#secrettraining Cyclocross Tips for August
In my part of the world the sun is setting a bit earlier and the nights are getting chilly. I’ve seen a few leaves that have changed color, too. Yep, it’s August and fall is almost here. That means cyclocross race season is nearly upon us!
Here are our Ten #secrettraining Cyclocross Training Tips for August:
and remember you can buy our#secrettraining August Training plan here for only $39. ---
1) Skills practice: It’s time to practice all of your cyclocross basics. Unclipping from your pedals, smooth dismounts, even smoother remounts and quick clicks back into your pedals are all very important. You also need to learn how to efficiently lift, carry and set down your bike. There are plenty of great videos on YouTube about these skills, but the most thorough video I have come across was done by Jeremy Powers and Sam Smith and you can find it here . Time spent learning and practicing these basic skills will pay dividends on race day. While others are fumbling around trying to get back on their bikes, you’ll be sailing riding away to fame and glory!
2) Cornering: In this video they mention cornering as a cyclocross skill, but this is so important I wanted to dedicate an entire paragraph to it. Cornering your bike is the most important skill for cyclocross racing. You could have the VO2 max and power of a Pro Tour rider, but if you can’t steer your bike smoothly and carry speed out of every corner you are wasting tons of energy and losing time. To become better at cornering, go to a local park and ride around everything. Trees, benches, rocks, playgrounds, ditches, etc. Do it over and over and over again at various speeds. I can’t stress this enough. One fun way to work on cornering is to do figure 8’s on your bike. Do small sized 8’s to large 8’s. Try to get to the point where you can hold the same line with speed and without touching your brakes. Do it over and over and over again. And, when you’re done…do it again!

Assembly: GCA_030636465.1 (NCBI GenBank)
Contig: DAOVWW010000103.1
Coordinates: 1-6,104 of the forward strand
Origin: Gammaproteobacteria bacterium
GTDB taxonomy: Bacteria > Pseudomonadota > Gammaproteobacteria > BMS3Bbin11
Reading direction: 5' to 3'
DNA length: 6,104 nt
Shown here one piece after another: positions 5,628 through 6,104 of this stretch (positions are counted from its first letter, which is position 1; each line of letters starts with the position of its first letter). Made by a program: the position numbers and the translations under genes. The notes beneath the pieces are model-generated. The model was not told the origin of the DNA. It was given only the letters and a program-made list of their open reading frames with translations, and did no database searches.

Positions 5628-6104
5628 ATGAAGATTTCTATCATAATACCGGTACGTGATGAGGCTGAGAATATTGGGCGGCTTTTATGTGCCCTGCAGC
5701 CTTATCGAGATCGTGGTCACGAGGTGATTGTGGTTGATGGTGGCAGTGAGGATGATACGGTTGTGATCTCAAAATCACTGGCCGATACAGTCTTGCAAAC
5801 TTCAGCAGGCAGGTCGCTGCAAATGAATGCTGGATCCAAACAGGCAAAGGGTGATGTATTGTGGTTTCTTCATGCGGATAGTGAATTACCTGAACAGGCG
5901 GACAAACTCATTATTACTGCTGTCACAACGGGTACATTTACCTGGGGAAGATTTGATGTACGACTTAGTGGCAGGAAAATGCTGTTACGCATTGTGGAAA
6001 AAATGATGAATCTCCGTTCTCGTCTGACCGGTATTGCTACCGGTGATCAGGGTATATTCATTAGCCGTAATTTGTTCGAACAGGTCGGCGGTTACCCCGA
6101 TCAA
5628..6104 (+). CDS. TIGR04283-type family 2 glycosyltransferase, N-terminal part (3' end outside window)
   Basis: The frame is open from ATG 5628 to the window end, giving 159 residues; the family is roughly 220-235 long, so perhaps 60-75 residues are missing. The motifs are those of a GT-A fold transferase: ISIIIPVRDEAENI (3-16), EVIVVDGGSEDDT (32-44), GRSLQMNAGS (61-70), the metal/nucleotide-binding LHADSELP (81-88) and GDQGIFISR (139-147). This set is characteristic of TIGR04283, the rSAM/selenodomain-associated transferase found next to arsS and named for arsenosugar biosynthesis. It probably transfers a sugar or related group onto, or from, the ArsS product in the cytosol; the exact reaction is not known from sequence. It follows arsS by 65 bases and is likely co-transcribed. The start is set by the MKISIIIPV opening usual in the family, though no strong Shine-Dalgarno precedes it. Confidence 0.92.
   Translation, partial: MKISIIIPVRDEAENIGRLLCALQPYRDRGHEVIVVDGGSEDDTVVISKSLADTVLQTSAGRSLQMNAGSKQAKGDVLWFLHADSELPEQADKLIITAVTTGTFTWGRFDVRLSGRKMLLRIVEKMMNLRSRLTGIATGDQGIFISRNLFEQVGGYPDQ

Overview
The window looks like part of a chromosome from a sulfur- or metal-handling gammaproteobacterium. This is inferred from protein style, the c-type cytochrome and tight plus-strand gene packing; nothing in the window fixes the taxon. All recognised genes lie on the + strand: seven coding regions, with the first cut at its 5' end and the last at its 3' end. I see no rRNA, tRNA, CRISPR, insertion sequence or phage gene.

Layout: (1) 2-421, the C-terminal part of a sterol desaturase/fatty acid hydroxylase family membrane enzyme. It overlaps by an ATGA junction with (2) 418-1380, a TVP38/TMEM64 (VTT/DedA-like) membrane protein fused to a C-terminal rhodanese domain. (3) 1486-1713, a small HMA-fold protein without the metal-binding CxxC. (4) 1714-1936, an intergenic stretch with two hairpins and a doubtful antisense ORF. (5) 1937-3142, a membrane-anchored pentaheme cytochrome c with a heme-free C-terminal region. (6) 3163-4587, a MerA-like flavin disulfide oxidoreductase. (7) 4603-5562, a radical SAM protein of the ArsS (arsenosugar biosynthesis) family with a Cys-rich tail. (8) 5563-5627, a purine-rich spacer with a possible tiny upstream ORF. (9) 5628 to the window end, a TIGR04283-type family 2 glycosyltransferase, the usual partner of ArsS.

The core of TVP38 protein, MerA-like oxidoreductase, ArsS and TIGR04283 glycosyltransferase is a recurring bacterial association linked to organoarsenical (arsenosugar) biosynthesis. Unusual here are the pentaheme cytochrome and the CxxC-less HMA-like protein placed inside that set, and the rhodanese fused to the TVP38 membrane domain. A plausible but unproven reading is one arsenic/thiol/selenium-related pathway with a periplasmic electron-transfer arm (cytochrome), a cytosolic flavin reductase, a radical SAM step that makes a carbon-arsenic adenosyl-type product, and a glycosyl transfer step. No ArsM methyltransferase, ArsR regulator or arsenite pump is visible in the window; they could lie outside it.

3). Bunny hopping: If you can’t bunny hop over a curb with speed and confidence now is the time to learn. This is a very easy skill to obtain if you just dedicate the time to learn how to do it. You do not need to be able to bunny hop a cyclocross barrier, but you should be able to bunny hop a curb. Again, go to YouTube for some lessons.
4) Starts: You should be able to start with speed and efficiency. This means accelerating off the start line and clipping into your pedal quickly. Practice this often. You can do this while out training. When you are at a stop sign or red light, pretend when the light turns green it’s a race start. Having a bad start because you can’t clip in quickly can be very frustrating. Practice now so on race day you’re not left behind at the start line!